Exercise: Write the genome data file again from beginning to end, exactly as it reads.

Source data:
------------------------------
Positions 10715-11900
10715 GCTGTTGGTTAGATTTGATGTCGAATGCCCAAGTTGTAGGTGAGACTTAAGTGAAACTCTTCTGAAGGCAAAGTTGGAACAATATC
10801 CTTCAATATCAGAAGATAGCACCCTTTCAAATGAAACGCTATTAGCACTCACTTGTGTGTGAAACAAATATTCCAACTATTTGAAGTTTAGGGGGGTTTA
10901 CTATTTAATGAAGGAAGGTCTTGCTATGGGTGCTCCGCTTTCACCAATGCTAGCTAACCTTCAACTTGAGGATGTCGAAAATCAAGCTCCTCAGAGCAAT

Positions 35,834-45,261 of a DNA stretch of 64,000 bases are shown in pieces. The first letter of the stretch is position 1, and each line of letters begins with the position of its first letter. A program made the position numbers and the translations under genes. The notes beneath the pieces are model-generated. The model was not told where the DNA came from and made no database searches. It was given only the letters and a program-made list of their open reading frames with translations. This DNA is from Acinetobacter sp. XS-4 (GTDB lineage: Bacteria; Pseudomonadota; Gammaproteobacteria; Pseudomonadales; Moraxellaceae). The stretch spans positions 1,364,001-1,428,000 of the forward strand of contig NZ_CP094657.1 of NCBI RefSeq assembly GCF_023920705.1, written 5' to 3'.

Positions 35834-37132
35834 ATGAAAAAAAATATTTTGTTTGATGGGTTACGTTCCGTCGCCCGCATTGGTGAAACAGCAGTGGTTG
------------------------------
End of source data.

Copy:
Positions 10715-11900
10715 GCTGTTGGTTAGATTTGATGTCGAATGCCCAAGTTGTAGGTGAGACTTAAGTGAAACTCTTCTGAAGGCAAAGTTGGAACAATATC
10801 CTTCAATATCAGAAGATAGCACCCTTTCAAATGAAACGCTATTAGCACTCACTTGTGTGTGAAACAAATATTCCAACTATTTGAAGTTTAGGGGGGTTTA
10901 CTATTTAATGAAGGAAGGTCTTGCTATGGGTGCTCCGCTTTCACCAATGCTAGCTAACCTTCAACTTGAGGATGTCGAAAATCAAGCTCCTCAGAGCAAT

Positions 35,834-45,261 of a DNA stretch of 64,000 bases are shown in pieces. The first letter of the stretch is position 1, and each line of letters begins with the position of its first letter. A program made the position numbers and the translations under genes. The notes beneath the pieces are model-generated. The model was not told where the DNA came from and made no database searches. It was given only the letters and a program-made list of their open reading frames with translations. This DNA is from Acinetobacter sp. XS-4 (GTDB lineage: Bacteria; Pseudomonadota; Gammaproteobacteria; Pseudomonadales; Moraxellaceae). The stretch spans positions 1,364,001-1,428,000 of the forward strand of contig NZ_CP094657.1 of NCBI RefSeq assembly GCF_023920705.1, written 5' to 3'.

Positions 35834-37132
35834 ATGAAAAAAAATATTTTGTTTGATGGGTTACGTTCCGTCGCCCGCATTGGTGAAACAGCAGTGGTTG